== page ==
Copywriting is simple. Just take this copywriting course, write a few portfolio samples, find your first client, take a nap… and wake up with a 6-figure business.
At least this is what people who sell copywriting courses like to tell you.
However, like any business, copywriting is pretty tricky and when you’re just starting out, it’s very easy to make mistakes without even noticing them.
At least I did, so I’m sharing my experience. Here are 3 mistakes that can undermine your best efforts and even sabotage your entire copywriting career.
Not wanting to be a T-shaped marketer
Recently, I was hanging out in a copywriting group on Facebook and a post drew my attention almost immediately.
A freelance copywriter was complaining about her client. Apparently, the client expected some SEO knowledge from the writer and she didn’t have any, so she wrote an angry post about clients who don’t understand that a copywriter isn’t supposed to know SEO.
What (or who) is a T-shaped marketer?
This is someone who specializes in one or two components of digital marketing but has some additional skills, like a copywriter who also knows the basics of SEO and UX/UI design.
The horizontal bar of the T stands for the breadth of a person’s knowledge, and the vertical bar represents the depth of their specialization. Here’s a handy diagram designed by Buffer:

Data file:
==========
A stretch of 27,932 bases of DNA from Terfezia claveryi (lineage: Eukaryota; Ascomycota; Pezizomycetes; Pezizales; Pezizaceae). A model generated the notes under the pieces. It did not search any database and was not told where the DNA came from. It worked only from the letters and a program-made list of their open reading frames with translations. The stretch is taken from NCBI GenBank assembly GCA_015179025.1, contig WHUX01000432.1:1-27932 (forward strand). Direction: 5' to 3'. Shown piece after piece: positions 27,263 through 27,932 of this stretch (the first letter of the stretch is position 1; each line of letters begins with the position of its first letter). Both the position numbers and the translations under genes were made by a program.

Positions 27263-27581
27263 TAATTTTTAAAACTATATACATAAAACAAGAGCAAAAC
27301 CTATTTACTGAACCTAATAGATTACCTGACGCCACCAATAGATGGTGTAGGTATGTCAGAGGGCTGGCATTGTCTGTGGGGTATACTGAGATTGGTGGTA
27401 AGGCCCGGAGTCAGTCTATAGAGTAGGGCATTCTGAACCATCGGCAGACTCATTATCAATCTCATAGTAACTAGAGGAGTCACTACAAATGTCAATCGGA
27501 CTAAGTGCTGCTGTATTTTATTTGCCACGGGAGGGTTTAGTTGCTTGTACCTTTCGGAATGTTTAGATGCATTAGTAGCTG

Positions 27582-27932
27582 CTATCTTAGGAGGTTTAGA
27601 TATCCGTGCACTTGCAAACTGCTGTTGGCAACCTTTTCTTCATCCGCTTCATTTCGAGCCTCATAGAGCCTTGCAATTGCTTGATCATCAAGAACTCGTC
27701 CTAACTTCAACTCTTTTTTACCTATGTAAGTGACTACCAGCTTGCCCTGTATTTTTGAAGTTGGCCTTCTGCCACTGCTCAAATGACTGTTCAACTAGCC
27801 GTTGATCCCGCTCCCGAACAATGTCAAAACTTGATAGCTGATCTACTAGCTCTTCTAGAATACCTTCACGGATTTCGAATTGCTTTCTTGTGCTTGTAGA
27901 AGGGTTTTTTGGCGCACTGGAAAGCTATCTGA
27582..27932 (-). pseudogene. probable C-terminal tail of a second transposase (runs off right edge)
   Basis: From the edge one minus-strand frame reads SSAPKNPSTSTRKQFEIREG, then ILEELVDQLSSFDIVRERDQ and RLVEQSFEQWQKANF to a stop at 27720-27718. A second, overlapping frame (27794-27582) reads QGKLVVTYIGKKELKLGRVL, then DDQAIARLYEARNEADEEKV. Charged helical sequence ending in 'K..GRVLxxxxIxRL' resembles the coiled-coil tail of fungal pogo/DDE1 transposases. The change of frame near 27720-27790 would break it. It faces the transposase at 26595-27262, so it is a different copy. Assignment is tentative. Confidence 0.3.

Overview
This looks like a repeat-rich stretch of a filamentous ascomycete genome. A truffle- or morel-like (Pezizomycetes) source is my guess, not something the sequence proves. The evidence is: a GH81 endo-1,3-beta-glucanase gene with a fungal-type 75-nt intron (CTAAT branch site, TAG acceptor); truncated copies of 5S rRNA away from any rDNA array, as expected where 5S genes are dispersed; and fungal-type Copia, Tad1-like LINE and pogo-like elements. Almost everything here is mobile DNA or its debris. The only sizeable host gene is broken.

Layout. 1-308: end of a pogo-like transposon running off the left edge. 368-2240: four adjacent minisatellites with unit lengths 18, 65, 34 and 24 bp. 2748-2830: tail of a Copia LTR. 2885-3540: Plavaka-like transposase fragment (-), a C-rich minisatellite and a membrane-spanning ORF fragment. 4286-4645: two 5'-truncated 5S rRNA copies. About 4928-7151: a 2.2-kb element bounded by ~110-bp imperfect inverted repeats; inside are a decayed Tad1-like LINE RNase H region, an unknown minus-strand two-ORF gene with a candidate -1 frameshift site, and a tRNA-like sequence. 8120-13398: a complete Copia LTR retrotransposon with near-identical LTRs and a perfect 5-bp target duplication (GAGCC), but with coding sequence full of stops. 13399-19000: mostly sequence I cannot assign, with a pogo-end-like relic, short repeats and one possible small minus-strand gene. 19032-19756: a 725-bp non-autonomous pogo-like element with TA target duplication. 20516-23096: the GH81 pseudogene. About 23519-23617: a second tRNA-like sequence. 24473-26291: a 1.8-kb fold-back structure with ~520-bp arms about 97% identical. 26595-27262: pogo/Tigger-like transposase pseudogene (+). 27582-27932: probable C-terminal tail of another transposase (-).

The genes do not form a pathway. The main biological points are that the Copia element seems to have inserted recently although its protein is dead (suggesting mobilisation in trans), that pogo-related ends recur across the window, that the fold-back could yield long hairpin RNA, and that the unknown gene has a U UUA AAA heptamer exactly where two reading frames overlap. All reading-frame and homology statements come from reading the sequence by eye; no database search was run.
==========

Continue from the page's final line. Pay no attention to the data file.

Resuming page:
It shows the skillset of a person who specializes in content marketing and SEO but also has some knowledge of psychology, design, funnel marketing and many other areas.
Why should you strive to become a T-shaped marketer?
Every marketing specialist can benefit from a T-shaped skillset. Let’s say you want to specialize in writing persuasive copy. Here are some of the skills you should also work on:
- SEO so that your super-persuasive landing pages actually get organic traffic.
- UX design because persuasive copy and user-friendly design always go hand in hand.
- Google Analytics so that you know how well your copy is performing.
- Marketing strategy so that you know exactly how every piece you write fits into your client’s marketing efforts.
- Excel or similar software where you can collect and analyze large amounts of customer research data.
In other words: digital marketing is like a huge jigsaw puzzle. If you only know about one piece of this puzzle, you’ll have a hard time making it fit in with all the other pieces.
But is all that learning actually worth the effort? Here are some reasons why you should invest in building a wide range of marketing skills while maintaining a clear focus.
Become a valuable consultant, not just an employee
First and foremost: you’re there to help your clients, not to take their money. And very, very many small (and sometimes large) businesses need help with various aspects of their marketing, not just the one they hired you for.
Here’s how one freelance writer put it:
“I enjoyed working with my new client but I quickly noticed that their briefs were based on substandard keyword research and outdated techniques like keyword stuffing. So I offered to update their SEO strategy, and they agreed. After their content began ranking on the first page of Google, they began treating me like their marketing consultant and not just someone they hired to obey orders.”
Collaborate with other marketing pros